Tuesday, February 16, 2016
Author Greg Weiner maintains that today’s politically polarized America badly misses Daniel Patrick Moynihan, the former presidential aide, United Nations ambassador, and four-term U.S. senator from New York who died in 2003. He was a liberal who thought outside the liberal box, who respected both the indispensability of government and the complexity of society. In that respect, Weiner says, he echoed British statesman and scholar Edmund Burke, who set the stage for modern conservativism but exercised a similar broad-mindedness in the 1700s.
Sunday, February 14, 2016
Hollywood has adapted, sampled, and stolen from William Shakespeare for more than a century – seeing his works as a source of prestige as soon as the commercial possibilities of narrative movies were apparent. The Ciné Shakespeare series features four of the best films featuring the Bard or his works in the past 20 years. Joan FitzPatrick Dean, the Curators Professor of English at the University of Missouri-Kansas City, introduces the selections and leads a discussion after each Sunday afternoon screening.
Winner of seven Academy Awards, including one for Best Picture, this romantic comedy depicts an imaginary love affair between the up-andcoming Shakespeare (Joseph Fiennes) and the beautiful, betrothed Lady Viola (Gwyneth Paltrow) during the writing of Romeo and Juliet. This title is Rated R and is recommended for adult audiences only.
Sunday, February 14, 2016
Islamism – or political Islam, the movement to infuse Islam in all areas of life – is hardly a 21st century phenomenon. Winston S. Churchill was a young second lieutenant and war correspondent when he participated in 1898 in the Battle of Omdurman, which retook Sudanese territory that Mahdists had dominated for more than 13 years in their quest to establish an Islamic empire. He published an account of the Mahdist rebellion and reconquest of the Sudan in his book The River War, in which Churchill showed sympathy for Muslim rebels but also warned against what he saw as the dangers of political Islam.
James W. Muller, a University of Alaska, Anchorage, professor and academic chairman of the Chicago-based Churchill Centre, discusses the great British statesman’s reflections on empire, war, race, and religion.
Saturday, February 13, 2016
The name – the Black Panthers – is seared into ’60s history, evoking both clenched-fist activism and leather-jacketed, Afro-coiffed cool. The radical group stood at the vanguard of the era’s movement for social change in America before its decline and eventual disintegration in the 1970s and early ’80s.
Friday, February 12, 2016
While the best-known cowboys of the Old West were white, it’s believed one in four were African-American. Through storytelling and song, vocalist and cultural historian Brother John Anderson helps young audience members explore their history. Appropriate for ages 5 and up.
Thursday, February 11, 2016
Abraham Lincoln and William Shakespeare rose to prominence centuries and continents apart. But one of America’s greatest presidents felt a real connection to one of mankind’s greatest writers, beginning with their shared belief in the power of language. Lincoln read Shakespeare and quoted him often in conversation, finding particular resonance in Hamlet, Macbeth, and their reflections on the dangers of excessive ambition, the horrors of civil war, and the corruptions of illegitimate rule.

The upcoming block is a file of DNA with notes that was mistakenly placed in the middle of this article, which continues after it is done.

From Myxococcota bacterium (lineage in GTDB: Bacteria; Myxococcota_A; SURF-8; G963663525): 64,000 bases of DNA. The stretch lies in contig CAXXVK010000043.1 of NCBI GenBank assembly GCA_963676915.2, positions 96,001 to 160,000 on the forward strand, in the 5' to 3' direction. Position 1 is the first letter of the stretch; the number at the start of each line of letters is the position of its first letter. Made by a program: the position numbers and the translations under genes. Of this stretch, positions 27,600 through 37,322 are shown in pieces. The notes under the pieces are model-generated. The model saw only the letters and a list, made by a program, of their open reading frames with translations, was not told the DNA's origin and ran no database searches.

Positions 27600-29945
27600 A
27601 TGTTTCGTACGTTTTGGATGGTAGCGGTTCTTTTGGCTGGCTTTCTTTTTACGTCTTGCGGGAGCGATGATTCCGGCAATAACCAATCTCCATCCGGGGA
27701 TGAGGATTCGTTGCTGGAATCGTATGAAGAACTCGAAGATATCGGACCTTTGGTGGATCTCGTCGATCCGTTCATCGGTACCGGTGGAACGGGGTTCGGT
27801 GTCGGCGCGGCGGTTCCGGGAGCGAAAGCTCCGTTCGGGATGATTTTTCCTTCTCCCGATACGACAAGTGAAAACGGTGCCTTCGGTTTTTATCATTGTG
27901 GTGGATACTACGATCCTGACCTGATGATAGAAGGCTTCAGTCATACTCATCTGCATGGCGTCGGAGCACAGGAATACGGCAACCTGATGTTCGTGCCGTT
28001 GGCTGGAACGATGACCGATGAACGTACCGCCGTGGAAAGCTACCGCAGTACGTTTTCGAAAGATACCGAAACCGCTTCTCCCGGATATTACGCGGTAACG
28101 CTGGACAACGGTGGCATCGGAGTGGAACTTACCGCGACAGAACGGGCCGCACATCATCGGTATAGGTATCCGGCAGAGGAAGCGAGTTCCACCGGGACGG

Wednesday, February 10, 2016
They are the most famous and controversial directors in the history of the CIA – Allen Dulles, Richard Helms, William Colby, and William Casey – and they shared a professional history from start to finish. All were recruited by William “Wild Bill” Donovan to the CIA’s forerunner, the Office of Strategic Services. Each would see his career end badly.
In a discussion of his new book, a follow-up to his earlier, acclaimed biography of Donovan, former TIME magazine correspondent Douglas Waller examines the four protégés who adopted Donovan’s adventurous ways in overseeing missions during and immediately after World War II.
Tuesday, February 9, 2016
Kansas City’s Barkley advertising agency hatched the enormously successful “Two Guys” campaign for Sonic Drive-In a little more than 12 years ago, letting a couple of improv actors comically pitch tater tots and slushy drinks from the front seat of their car. It became a pop culture phenomenon.
Sunday, February 7, 2016
The Library joins the UMKC Black Studies Program and the Black Archives of Mid-America in presenting a series of screenings of four memorable films adapted from books by African American authors. Funding provided by the Bebe and Crosby Kemper Foundation, UMB Bank, n.a., Trustee.
Sunday, February 7, 2016
The annual Searching the Psyche Through Cinema film series returns in January and February with psychological studies of films starring three-time Academy Award winner Meryl Streep. A discussion follows each screening.
Actress Suzanne Vale (Streep) is a recovering drug addict trying to pick up the pieces of her acting career and get on with life after her discharge from a rehab center. For insurance purposes, she must stay with a “responsible” individual such as her mother (Shirley MacLaine), a comedy star in the 1950s and ’60s whose shadow Suzanne had struggled to escape. The screenplay by Carrie Fisher is based on her semi-autobiographical, 1987 novel about her and her mother, Debbie Reynolds. This title is Rated R and is recommended for adult audiences only.
Post-screening discussion led by psychoanalyst Michael Harty and Tom Poe, associate professor of film and media arts at the University of Missouri- Kansas City.